esophageal ulcer


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Related to esophageal ulcer: esophageal hernia

esophageal ulcer

GI disease A hole in the esophageal mucosa, which may be due to acid reflux from the stomach, H pylori infection, NSAIDs, cigarette smoking Clinical Pain may not correlate with severity of ulceration Diagnosis Barium swallow, endoscopy Complications Bleeding, perforation Treatment Antibiotics to eradicate H pylori, eliminating risk factors. See Caustic injury to esophagus, GERD.
References in periodicals archive ?
Hernandez-Albujar et al., "Idiopathic esophageal ulcer with fistulization to the bronchial tree in a HIV-positive patient," Revista Espanola de Enfermedades Digestivas, vol.
Based on previous studies, we predicted that BHSST, containing these bioactive herbs as constituents, would enhance ameliorating effects on esophageal ulcer induced chronic acid reflux esophagitis.
Diagnosis of esophageal ulcers in acquired immunodeficiency syndrome.
The use of drugs to treat such conditions as esophageal reflux "heartburn" , hiatus hernia, esophagitis and esophageal ulcer, and swallowing difficulties--as well as the enormous popularity of antiulcer medications--has led to the hypothesis that these drugs may be a causative factor.
Molecular mechanisms of epithelial regeneration and neovascularization during healing of gastric and esophageal ulcers. Current Medicinal Chemistry, 19: 1627.
Patients with HIV may develop one or more giant esophageal ulcers that are caused directly by the HIV virus itself, as confirmed on electron microscopy of biopsy specimens showing viral particles with morphologic features of HIV.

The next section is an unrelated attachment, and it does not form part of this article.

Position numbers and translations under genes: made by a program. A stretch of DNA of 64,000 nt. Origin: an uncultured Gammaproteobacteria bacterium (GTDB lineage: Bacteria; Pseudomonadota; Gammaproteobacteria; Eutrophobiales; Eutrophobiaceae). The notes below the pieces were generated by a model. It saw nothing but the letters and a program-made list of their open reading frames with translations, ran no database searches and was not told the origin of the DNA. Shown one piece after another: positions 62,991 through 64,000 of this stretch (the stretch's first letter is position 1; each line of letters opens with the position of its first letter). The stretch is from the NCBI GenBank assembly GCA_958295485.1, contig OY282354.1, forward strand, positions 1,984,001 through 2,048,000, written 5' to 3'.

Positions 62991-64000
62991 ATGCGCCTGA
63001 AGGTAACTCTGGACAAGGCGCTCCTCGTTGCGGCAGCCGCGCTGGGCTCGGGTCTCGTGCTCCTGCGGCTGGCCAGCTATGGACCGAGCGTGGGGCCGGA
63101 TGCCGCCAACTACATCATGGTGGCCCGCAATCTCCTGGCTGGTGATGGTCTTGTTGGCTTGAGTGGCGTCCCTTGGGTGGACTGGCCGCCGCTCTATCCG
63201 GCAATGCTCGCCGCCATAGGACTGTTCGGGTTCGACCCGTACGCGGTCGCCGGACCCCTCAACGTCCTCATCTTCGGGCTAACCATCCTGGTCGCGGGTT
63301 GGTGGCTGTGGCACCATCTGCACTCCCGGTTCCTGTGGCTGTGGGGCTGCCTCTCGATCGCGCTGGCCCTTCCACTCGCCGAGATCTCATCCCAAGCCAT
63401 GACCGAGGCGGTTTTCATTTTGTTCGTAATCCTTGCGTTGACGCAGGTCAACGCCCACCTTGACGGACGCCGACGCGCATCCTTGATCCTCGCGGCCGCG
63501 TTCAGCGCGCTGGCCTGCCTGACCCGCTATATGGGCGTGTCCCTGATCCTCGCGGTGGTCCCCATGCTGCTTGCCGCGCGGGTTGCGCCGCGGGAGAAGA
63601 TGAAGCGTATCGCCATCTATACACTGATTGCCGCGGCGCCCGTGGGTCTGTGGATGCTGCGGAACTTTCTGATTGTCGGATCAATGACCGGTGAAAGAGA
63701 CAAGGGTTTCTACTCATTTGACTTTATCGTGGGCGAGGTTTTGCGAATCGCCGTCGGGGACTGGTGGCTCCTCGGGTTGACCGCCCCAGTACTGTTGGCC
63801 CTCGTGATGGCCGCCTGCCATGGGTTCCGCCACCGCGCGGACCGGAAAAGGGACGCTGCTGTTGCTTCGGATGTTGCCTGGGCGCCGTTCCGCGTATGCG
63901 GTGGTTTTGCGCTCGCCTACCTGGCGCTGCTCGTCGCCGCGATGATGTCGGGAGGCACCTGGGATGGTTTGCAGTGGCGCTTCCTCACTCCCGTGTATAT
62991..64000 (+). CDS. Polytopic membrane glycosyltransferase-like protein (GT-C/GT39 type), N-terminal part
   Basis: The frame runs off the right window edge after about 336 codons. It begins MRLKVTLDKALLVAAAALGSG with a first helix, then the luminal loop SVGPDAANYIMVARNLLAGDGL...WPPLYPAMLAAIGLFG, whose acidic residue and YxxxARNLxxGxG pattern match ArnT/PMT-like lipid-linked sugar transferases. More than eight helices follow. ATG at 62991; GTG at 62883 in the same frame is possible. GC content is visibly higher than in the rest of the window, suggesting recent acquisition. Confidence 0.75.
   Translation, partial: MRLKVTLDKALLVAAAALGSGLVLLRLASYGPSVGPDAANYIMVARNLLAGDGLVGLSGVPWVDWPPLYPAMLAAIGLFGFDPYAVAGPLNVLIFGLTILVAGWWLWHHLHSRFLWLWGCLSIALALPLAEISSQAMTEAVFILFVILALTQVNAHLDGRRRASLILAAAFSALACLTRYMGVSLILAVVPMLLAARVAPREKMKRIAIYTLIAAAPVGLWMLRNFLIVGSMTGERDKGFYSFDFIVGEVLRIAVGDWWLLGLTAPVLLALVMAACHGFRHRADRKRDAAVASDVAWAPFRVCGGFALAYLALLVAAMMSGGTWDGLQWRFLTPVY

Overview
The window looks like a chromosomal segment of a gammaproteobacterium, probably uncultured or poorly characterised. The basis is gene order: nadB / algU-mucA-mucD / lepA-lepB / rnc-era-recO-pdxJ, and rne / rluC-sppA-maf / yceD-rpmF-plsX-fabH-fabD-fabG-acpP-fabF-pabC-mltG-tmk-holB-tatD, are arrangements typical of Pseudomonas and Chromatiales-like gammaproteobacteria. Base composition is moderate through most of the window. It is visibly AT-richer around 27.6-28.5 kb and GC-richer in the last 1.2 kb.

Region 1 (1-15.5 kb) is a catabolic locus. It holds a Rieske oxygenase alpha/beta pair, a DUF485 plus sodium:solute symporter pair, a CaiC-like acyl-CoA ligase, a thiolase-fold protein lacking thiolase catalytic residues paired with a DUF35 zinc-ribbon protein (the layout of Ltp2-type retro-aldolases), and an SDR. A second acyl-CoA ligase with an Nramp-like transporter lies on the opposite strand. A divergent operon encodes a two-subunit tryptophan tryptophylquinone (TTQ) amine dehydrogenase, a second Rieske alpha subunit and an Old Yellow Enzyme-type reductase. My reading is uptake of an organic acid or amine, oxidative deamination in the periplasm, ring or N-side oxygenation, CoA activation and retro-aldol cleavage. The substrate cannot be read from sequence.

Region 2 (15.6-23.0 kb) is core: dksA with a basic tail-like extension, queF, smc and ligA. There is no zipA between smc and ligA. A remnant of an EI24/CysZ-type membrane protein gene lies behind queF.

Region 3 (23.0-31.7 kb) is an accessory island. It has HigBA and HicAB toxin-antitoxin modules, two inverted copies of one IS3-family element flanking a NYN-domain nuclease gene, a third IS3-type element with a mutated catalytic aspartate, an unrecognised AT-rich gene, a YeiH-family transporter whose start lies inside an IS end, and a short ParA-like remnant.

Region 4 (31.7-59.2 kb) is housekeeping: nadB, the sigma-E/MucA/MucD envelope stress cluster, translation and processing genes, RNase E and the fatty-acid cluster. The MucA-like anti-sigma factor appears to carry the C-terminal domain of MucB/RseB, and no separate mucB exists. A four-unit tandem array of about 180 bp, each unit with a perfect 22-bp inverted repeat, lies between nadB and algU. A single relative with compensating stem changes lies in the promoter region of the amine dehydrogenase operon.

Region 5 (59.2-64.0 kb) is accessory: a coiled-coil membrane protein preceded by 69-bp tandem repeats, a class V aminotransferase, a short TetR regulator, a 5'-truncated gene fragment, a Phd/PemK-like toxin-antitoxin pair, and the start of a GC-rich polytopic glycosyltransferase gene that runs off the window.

* Esophageal ulcers: These are crater-like sores in the lining of the esophagus, which can bleed and may sometimes cause anemia (low red blood cell counts).
(1) The agent's manufacturer also warns that alendronate can cause upper gastrointestinal irritation that can lead to esophagitis, esophageal ulcers, and esophageal erosions with bleeding; in rare cases, esophageal stricture or perforation may occur.
Idiopathic esophageal ulcers, also known as chronic HIV-associated esophageal ulcerations, is a diagnosis of exclusion and usually occur in patients with CD4 cell counts less than 100/[micro]L.
These include nausea and heartburn, esophageal ulcers, diarrhea, constipation, dizziness, headaches, and more frequent (and possibly painful) urination.
After three months, three percent of patients on famotidine and 15 percent of those on placebo had stomach ulcers; half of one percent of patients on famotidine and 17 percent of those on placebo had gastrointestinal ulcers; and four percent of patients on famotidine and 19 percent on placebo had esophageal ulcers.